If you could create the future you want, how would it look?
At first, this might seem a simple question. But it requires that we have a good understanding of ourselves. We might have a perception of how we would want to spend our time, but this could be based on our past experiences.
Personally, I find this question to be difficult because I’m still learning about myself. My wife, Andrea, is also working through the same things.
Recovering From a Life of Debt
We are so used to paying off credit card debt, that we are just starting to get used to how our lives look post-consumer debt.
I didn’t expect this to be an issue when we were paying off debt. But it seems each phase of life comes with unique problems to solve.
The good news is that even with some large unexpected expenses, it has been easy avoiding going into more debt. And we are now growing our net-worth.
The difficulty has come in loosening up our budget and not feeling guilty about spending money. At least from my end. Our budget allows us margin to spend more money without affecting our savings rate too much, but it still has been a struggle.
It has become about figuring out how to enjoy life NOW and work towards our future. We don’t want to sacrifice the future for the present, or the reverse. Both are equally important and require balancing out your spending and savings.
Our Kids Are Still Young
In ten-years, both of our kids should be in college (most likely). At that time, things will change for Andrea and I. We will have more time on our hands, and our priorities at that stage in life will be different.
We like to think that in 10-15 years it would be great to have the option in either quitting our jobs or reducing our hours. But will we feel the same way at that point as we do now?
Projecting 10 years into the future is hard because there are a ton of unknown variables. How will the market perform? Will our small business continue to grow through those years? Will we encounter some financial pitfalls that slow our progress?
No one knows what will happen in the future.
You Can’t Have Too Much Time
It would be great to know with certainty how we want our future to look. But we are still young. A ton can change in the next few years.
And that’s okay. The more we can grow our nest egg, the more options we will have in the future. We will have the capability of absorbing any financial issues that come up (hopefully). With any luck, within 10-15 years, we will be at a spot where we have many options.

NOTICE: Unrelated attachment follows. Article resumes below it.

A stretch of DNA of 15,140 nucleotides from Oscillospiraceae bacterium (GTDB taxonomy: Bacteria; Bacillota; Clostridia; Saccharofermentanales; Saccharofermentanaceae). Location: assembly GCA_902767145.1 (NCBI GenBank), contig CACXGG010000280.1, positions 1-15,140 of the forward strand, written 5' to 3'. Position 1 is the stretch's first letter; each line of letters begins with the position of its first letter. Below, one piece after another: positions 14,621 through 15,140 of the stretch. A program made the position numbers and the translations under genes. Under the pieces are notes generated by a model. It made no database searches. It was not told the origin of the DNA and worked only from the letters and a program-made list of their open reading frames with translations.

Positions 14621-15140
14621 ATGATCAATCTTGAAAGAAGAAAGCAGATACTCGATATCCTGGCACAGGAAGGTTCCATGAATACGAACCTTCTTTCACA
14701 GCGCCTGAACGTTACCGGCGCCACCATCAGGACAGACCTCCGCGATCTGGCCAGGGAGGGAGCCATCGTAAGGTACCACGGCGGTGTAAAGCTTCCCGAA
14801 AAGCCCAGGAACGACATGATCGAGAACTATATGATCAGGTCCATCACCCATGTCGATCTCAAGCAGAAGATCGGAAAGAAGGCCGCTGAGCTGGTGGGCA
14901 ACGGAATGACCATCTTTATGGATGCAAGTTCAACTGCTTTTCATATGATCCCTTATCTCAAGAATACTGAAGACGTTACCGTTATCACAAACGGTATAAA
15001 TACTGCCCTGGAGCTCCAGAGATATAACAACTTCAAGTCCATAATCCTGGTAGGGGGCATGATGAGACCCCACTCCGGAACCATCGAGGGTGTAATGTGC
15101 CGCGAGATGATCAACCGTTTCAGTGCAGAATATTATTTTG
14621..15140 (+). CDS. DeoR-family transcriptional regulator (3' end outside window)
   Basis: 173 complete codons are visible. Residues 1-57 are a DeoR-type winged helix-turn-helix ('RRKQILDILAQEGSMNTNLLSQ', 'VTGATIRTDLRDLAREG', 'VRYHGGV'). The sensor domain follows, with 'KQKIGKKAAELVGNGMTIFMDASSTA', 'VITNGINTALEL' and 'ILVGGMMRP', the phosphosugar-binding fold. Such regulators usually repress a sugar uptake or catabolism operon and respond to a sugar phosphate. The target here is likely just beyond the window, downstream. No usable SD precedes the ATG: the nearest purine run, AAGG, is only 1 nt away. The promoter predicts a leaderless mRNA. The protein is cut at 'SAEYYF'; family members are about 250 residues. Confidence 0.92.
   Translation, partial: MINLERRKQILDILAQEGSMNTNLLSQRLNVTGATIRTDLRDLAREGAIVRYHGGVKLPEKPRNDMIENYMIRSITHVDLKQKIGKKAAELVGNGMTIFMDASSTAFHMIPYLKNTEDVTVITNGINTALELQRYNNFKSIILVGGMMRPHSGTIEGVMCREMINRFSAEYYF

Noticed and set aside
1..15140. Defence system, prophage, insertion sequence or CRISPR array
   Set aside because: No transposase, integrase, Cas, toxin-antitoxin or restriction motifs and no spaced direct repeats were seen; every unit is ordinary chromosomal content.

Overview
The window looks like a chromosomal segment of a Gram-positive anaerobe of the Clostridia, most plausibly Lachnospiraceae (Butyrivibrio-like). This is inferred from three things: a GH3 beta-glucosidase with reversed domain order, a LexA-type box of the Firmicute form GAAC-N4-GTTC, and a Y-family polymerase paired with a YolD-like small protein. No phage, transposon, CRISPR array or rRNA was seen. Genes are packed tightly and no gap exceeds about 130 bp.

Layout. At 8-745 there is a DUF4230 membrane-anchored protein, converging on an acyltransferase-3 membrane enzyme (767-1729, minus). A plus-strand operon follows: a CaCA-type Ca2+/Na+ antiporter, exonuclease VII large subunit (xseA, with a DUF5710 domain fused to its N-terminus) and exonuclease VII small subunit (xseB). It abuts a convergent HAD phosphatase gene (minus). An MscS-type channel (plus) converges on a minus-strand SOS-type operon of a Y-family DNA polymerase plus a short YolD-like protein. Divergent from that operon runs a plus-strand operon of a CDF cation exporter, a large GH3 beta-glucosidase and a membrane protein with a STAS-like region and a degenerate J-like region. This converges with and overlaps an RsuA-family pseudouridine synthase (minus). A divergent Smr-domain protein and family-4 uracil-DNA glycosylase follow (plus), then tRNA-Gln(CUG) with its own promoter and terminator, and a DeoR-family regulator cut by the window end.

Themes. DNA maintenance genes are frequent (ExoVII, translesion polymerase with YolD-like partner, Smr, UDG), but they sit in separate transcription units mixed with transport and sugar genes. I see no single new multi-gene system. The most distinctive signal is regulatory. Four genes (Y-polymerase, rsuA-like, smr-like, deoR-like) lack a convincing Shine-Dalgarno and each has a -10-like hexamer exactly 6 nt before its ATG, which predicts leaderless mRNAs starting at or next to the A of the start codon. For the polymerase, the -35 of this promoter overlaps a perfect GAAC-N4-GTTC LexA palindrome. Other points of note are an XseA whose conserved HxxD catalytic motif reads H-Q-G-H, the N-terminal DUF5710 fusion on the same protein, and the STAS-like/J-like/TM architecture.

This uncertainty can do one of two things:
- Since we don’t know 100% sure what we are shooting for, we could lose motivation.
- Or we could focus on growing our nest egg because we aren’t sure what we will want to do in later phases of our lives.
We might do some traveling and decide that we don’t want to travel so much. Or we could figure out that we would rather buy a property with land and have more of a “homestead” in a lower cost of living area.
It ultimately becomes about how to increase our net-worth as quickly as possible.
- How can we increase our income and generate more cash flow?
- Where do we store this money?
- Do we want to invest in real estate?
- Should we end up selling our house or stay put?
- Can and should we expand our salon?
Anything we can do in increasing our income, especially more passive income streams, will give us more options earlier.
It becomes less about defining with 100% clarity the destination and just ensuring that we grow our net-worth as much as possible.
Early Phases of Building Wealth
It feels like we have conquered a massive mountain by paying off our consumer debts. But the reality is we are in the early stages of reaching financial independence.
It is going to take at least 10-15 years before financial independence is an option for us. That’s almost as long as we’ve beeing paying off credit card balances!
This idea means that we have time to adjust and tweak our plan. There is not a rush in getting this figured out until we get closer to even having the option to quit our jobs.
In the meantime, we will continue to make great memories with the time we have.
Length of Life
No one knows how long they will live. Death can come at any point.
I would hate to find out that I am about to die, but have been 100% focused on reaching a “destination”. I want to enjoy life now, and if I do pass early, I want to set my family up to do well when I’m not around.
Learning to enjoy the present moment is something I’m trying to work on. I have so many blessings around me. A healthy family, a great house + neighborhood, great food to eat, and being able to do fun things (like vacations, going out to eat, etc.).
Sure, there is a part of me that looks forward to the day when I can do what I want with my time. But the time I have now is still the most valuable thing I have. I don’t want to take it for granted.
What about the possible future excites me, that I can take advantage of now to a lesser degree?